Although the film discusses what I agree are excellent explanations of how humans thrive with cooperation and compassion, I totally disagree with its premise that science is the cause of our misunderstanding and that science states that we and all processes in the Universe are all machines that can be manipulated and controlled. This premise is completely incorrect, and the director fails to realize that he even uses science to explain how incorrect science is. That is quite hypocritical and illogical. Science is nothing more than a process created by humans and carried out by humans to gain information about how the Universe works. It is nothing more than refined logic that results in the most unbiased information as possible, not necessarily truth. It is used to explain HOW things work, not WHY things work. Scientists can only deal with things that are testable and does not in any way claim otherwise. Those that misunderstand science may claim that science can explain untestable phenomena, i.e., spiritual phenomena, but scientists will be quick to correct them. It is those who misunderstand scientists who see it as if science is the problem, yet they will fly in planes, drive in cars, take medications, or go to surgeons to save their very own lives, all of which are a direct result of science. In fact, Science has found that the Universe is indeed extremely complicated and that some things just cannot be explained. And, more importantly, science has led to the conclusion that many populations(collections of species) thrive only through cooperation. And science is at the base of the idea that humans are more cooperative than competitive. Scientific thought is far beyond the days of Darwin. Giving the examples of how "science" has been wrong many times only solidifies the fact that it is always getting more and more accurate by eliminating as much as possible opinions and ego, which allow for failure and testing of alternative explanations. Those that want to use science to support foolish ideas like gaining more money and saying greed is good are completely ignoring all the science that states the opposite. Again, it is therefore humans that are the problem. It is the few "alpha" humans that have childish motives and gain the power to socially engineer the world into thinking they have the correct mindset while the rest of the people are mired in unhappiness trying to attain the same feat. The wise stay away from all of this as much as they can while, ironically, receiving benefit from the exact system they despise. The economy is far from the wise use of resources it is supposed to be, but we as humans have immensely benefited from it. It again is the lack of wisdom from those at the top that don't properly regulate the "economy" and allow the economic motives of the few destroy itself through intense lobbying and downright corruption. The irony is that those on the top who have benefited the most from the economy either see what Shadyac saw early and try to change things, or they see it right before their death as they are either surrounded by human cooperation or isolation for their past. They all feel remorse and see their shortcomings, but very few change. So the questions remains why Shadyac still charges money for this DVD!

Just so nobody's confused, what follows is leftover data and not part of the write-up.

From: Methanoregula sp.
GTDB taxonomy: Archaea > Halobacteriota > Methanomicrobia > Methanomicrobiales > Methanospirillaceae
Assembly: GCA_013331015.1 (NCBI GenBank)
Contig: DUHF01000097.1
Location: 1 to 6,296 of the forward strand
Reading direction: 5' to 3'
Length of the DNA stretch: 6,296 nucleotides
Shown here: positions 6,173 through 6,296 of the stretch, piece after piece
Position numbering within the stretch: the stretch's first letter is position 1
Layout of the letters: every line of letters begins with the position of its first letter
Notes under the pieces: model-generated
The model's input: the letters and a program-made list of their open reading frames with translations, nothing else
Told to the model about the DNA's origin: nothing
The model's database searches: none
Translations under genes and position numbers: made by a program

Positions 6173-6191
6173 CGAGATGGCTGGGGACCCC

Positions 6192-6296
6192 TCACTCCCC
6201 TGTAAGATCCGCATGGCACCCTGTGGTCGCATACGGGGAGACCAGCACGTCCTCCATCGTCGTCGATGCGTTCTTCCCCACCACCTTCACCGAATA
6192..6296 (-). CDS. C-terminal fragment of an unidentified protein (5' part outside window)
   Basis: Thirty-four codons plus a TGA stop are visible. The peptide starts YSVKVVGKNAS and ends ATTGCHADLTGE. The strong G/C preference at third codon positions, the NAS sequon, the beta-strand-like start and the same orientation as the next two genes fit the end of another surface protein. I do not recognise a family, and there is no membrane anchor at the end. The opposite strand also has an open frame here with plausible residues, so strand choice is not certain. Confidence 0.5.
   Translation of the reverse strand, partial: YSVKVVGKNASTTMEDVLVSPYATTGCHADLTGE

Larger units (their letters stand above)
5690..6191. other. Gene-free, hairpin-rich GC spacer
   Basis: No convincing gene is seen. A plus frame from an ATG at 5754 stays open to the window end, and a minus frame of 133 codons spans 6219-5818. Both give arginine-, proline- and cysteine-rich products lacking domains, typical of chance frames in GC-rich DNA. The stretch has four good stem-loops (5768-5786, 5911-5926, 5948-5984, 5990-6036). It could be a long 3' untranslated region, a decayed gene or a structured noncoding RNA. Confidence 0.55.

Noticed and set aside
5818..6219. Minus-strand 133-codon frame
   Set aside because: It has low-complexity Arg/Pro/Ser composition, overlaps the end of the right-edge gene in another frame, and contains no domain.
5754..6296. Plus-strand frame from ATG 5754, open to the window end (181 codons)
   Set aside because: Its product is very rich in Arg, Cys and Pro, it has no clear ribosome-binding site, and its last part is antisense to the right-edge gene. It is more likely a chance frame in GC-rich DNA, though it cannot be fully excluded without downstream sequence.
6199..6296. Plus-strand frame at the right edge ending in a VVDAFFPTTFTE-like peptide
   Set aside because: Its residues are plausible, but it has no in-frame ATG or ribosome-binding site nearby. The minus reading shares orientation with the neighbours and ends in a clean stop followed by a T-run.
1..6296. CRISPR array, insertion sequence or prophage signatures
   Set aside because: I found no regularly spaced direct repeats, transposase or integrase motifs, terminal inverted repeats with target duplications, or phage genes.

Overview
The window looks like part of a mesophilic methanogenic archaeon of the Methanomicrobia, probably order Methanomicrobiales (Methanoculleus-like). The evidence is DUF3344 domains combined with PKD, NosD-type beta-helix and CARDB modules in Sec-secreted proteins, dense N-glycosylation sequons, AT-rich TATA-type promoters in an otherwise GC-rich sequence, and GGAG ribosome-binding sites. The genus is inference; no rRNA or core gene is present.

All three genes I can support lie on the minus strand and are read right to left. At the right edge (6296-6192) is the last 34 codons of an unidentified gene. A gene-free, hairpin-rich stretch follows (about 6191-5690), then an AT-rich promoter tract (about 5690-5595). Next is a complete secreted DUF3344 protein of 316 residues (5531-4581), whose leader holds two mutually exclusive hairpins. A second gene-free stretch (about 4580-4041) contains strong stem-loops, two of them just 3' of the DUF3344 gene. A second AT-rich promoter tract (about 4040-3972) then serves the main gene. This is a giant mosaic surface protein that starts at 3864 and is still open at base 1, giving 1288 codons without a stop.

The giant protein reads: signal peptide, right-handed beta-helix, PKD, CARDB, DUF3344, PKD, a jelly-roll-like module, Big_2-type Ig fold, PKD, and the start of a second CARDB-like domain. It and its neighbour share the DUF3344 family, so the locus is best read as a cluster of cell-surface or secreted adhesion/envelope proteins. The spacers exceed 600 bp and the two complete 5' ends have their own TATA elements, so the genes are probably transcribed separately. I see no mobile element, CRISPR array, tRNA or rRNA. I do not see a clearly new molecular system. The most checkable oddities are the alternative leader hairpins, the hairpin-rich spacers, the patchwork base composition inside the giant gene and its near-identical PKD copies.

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on March 3, 2017
Amazing movie that I've shared with friends. Gave me hope in these troubled times.
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...saw and lived this provocative and life-changing documentary, undoubtedly our world would be a much better place. This is the perfect response to the important life-long question "How, then, shall we live?" In a culture that celebrates youth and superficial values, I particularly loved how Tom interviewed some of the wisest people living today--and in most cases, they were over sixty.

An amazing blessing in my life was when I ran into Tom Shadyac at my daughter's Kenyon College graduation a few weeks after seeing the film (apparently, his nephew was graduating that same day); he was just as gracious and authentic in person as the movie depicted him to be. I can't wait to use it in my English classroom next year, as I am confident that it will be a life-changer.
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on October 15, 2014
After an abundance of amazing reviews, I made this purchase only to be extremely disappointed. Yeah, it was an okay attempt at putting one's life into perspective; but to me, it was a spin-off of The Secret video that was so popular years ago. Same format.....not the same impact. Glad that Mr. Shadyac found his place in the world that he can live with, but not good enough to make me recommend it to anyone. All four adults that were watching this ended up falling asleep on and off throughout the whole thing because it couldn't hold our attention.
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on June 24, 2013
Great doc...had read the book "Life's Operating Manual" by Tom Shadyac and became interested in what else he had done on the topic, like this film. Shadyac seems reluctant in both his book and film to delve too deeply into his personal journey other than bullet points, showing the same footage of his former residence/plane/car repeatedly throughout. I think it might have made his message a little more digestable...we are left to assume or infer how exactly he was unhappy with this lifestyle. BUT perhaps as a private person and perhaps in the interest of time he has focused in this film on the more objective snippets from his interviews strung together with a few interjected animated or montage based parable segways. As a comedy director, I wouldn't say docs are now Shadyac's strong suit by any stretch, especially if you have seen a lot of docs--you may find it lacking, BUT i'm giving it the 5 stars because I genuinely enjoyed the subject matter and the presentation, which I have never seen elsewhere, and it was very linear and easy to understand for what it sets out to accomplish. Would love for him to feature longer pieces of his interviews with these intellectual giants since they are only very quickly introduced with no background and you dont get much of the dialogue, just key responses...for instance, it might have been helpful to explain why interviews with Howard Zinn and Desmond Tutu (for example) are such phenomenal elements to have available in a film especially for younger audiences. There's not enough background there to flesh this out to be massively informative. It is a great teaser though, and I hope anyone who sees it takes the initiative to find out more about Shadyac's message as well as about those interviewed in the film. Again, why 5 stars despite my gentle critique? Because both my mother and I were able to watch, enjoy, and take a lot from it despite our very different perspectives and knowledge bases, therefore i'm confident others will find it almost universally appealing as well.